Has anyone here been tested for Glaucoma?

Discussion in 'Fibromyalgia Main Forum' started by libra55, Mar 13, 2006.

  1. libra55

    libra55 New Member

    Well, first came Fibromyalgia in 2000, then Asthma in 2003, followed by Crohn's Disease in 2005. Now one would think that would be enough. Right?

    Today I had my yearly eye exam, the pressure in my eyes is slightly elevated and my optic nerve is "cupped" too much in one eye and my corneas are way too thin. Probably from all the prednisone I took to get the Crohn's under control. Also my peripheral vision has deteriorated.

    The doc thinks this could be the beginnings of glaucoma so I have to go back and have some "visual field testing" to see if that's what it is.

    Anybody familiar with this? Anyone living with glaucoma and how do you manage it?

    Just another day in the life.........

    Michelle
  2. BabiCati

    BabiCati New Member

  3. sabs

    sabs New Member

    They were abnormal in my right eye twice. I just got a call today from the Dr's office saying he wants me to do another test. However, after looking up the meds I am currently taking, glaucoma symptoms are the side effects of a couple of them. I think I'll wait on the new test until I talk to my Dr about changing the meds.
    Hope this helps,
    Susan
    [This Message was Edited on 03/13/2006]
  4. mbofov

    mbofov Active Member

    Michelle - My dad has had glaucoma for at least 40 years, I don't know how long exactly. He manages it with daily drops. So I get tested every year because my chances of getting it are higher because he has it. But he's been fine all this time, because of the drops. So it is manageable without a lot of fuss.

    I think Susan had a very good idea to look up the side effects of her drugs, and saw that glaucoma symptoms are effects of some of them. If I were you, I would check out whatever drugs you are taking and see what the side effects are. Don't rely on your doctor to tell you what they are.

    Mary
  5. TXFMmom

    TXFMmom New Member

    Usually, cupping of the nerve indicates that pressure has damaged the nerve.

    Visual field testing will establish if you have lost peripheral vision, or other vision from having elevated intraoccular pressures.

    There is a test, and the name escapes me, which can be done to assist your doctor in knowing which pressures your eyes, and the nerves can tolerate, without damage.

    I have pigment dispersion glaucoma in both eyes. In that, there is a problem with the eye, which causes a rubbing on the iris of the eye, and it chips away at the pigment rods and they break away. They then clump together and form Krukenberg Spindles, and the pigment will slowly break away from those and block the trabeculum, or drainage system of the eyes, thus increasing intraoccular pressure.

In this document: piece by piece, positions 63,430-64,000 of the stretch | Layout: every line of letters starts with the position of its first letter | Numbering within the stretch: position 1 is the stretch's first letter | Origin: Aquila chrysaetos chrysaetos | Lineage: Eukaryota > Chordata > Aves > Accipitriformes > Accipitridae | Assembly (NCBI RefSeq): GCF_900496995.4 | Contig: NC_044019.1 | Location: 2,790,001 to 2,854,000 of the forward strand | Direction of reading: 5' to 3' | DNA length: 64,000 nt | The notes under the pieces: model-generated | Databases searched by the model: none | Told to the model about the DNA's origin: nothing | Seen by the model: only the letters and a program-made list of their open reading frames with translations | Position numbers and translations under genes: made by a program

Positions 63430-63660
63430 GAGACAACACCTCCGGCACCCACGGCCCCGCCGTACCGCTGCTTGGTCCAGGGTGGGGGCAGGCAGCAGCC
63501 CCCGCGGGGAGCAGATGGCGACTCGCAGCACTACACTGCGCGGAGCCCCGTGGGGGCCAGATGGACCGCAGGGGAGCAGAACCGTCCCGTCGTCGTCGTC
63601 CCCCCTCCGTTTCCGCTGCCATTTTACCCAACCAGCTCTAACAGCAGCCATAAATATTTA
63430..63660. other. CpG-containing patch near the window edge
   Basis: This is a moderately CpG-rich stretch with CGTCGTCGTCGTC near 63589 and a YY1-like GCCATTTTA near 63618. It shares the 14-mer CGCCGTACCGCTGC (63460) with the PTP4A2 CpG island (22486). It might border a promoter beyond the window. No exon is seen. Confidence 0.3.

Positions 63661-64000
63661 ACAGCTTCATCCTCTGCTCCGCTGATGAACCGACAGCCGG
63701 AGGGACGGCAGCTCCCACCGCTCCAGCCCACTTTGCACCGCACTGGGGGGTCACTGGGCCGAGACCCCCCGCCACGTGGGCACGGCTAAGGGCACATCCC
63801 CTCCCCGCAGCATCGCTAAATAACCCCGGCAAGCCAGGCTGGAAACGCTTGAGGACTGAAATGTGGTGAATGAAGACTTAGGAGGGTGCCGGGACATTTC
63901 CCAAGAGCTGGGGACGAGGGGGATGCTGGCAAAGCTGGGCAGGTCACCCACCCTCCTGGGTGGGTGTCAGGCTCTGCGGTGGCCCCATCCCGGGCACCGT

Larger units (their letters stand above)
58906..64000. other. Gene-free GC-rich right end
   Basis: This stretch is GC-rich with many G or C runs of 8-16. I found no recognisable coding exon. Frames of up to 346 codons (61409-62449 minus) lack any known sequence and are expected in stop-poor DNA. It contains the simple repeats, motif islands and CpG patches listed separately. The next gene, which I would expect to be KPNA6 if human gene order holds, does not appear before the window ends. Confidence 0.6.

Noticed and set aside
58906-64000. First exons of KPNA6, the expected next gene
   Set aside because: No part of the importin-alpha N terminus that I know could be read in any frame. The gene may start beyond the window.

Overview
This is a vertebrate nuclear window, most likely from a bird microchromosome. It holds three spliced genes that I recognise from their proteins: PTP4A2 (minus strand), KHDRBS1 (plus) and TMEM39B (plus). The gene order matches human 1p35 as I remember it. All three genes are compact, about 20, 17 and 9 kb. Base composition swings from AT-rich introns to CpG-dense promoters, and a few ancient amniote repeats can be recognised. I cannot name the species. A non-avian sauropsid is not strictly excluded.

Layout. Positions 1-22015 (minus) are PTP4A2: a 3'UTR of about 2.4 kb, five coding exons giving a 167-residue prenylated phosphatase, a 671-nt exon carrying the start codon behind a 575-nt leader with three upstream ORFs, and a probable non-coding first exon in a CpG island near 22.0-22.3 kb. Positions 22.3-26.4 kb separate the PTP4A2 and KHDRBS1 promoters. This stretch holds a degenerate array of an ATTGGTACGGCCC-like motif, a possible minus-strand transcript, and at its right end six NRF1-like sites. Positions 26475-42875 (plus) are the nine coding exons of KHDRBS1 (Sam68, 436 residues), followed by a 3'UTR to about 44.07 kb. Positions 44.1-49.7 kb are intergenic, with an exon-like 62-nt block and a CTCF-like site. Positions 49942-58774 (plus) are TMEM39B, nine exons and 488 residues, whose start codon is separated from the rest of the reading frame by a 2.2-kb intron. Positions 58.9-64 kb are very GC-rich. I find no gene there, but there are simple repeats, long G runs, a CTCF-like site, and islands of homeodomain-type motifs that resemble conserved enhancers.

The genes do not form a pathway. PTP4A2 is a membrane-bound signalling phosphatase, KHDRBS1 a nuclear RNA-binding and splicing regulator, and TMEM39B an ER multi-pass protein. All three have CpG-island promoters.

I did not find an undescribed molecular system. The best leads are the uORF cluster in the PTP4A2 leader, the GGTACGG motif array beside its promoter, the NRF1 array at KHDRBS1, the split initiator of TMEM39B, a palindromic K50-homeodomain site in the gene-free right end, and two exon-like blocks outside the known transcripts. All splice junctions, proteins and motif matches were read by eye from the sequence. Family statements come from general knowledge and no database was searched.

There are, however, several types of glaucoma as in narrow angle and wide angle and the pigment dispursion, which I have. The wide angle usually results in gradual increases which usually respond to medication. Narrow angles can result in sudden, acute onset of very high intraoccular pressure.

    The pigment dispersion type is usually found in one eye in males. For me, lucky one, female in both eyes. They now have a laser which can be used to correct the defect which knocks the pigment free before the problem progresses, but mine had progressed way too far before the laser became available.

    Drops are controlling the one eye, bit the other eye required a trabeculectomy, which failed, the pressure hit 44, and I had to have a redo trabeculectomy, which rarely are successful. Thankfully, six weeks on bedrest in a dark room with sunglasses, very little activity, and NO LIFTING and the second worked. IT did, however, cause a cataract which had to be removed 14 months after the trabeculectomy, because it was a traumatic cataract due to the surgery and was hardening rapidly.

    I used my dark sense of humor, and congratulated the eye surgeon, when he gloated over how well the second surgery went, by saying the surgery was a success, the only problem is that you blinded me to keep me from going blind. His nurses just howled with laughter.

    I can, however, see now with the cataract removed and with an intraoccular lens.

    Good luck with your case.

    Just keep a close eye on the pressures, the visual fields, and ask NOW IF THERE IS A LASER SURGERY WHICH COULD NIP IT IN THE BUD.
  6. libra55

    libra55 New Member

    For responding to my post. There's a lot of good info there. I go back for the additional tests in a couple of weeks. I hope it is not glaucoma and just a fluke from being on all that pred for so long. I'm not on that any more but I do take 6Mp and Klonopin.

    Anyway it sounds manageable.

    Michelle
  7. ilovecats94

    ilovecats94 New Member

    He is 52 and has had it since he was 35 years old. He gets a checkup every 6 months and is on drops. That is what is controlling it, the drops he uses.

    The eye doc told him if those drops didn't work, he would need laser surgery on his eyes, but luckily the drops did work and he has only lost some side vision.

    I have diabetes, so I get my eyes checked every year and they do check for glaucoma and I'm okay. I'm sorry you have this on you in addition to everything else.

    My husband has the visual field testing done every year. His mother has it in one eye, but doesn't need any treatment yet. So it was genetic.

    Hugs,
    Faye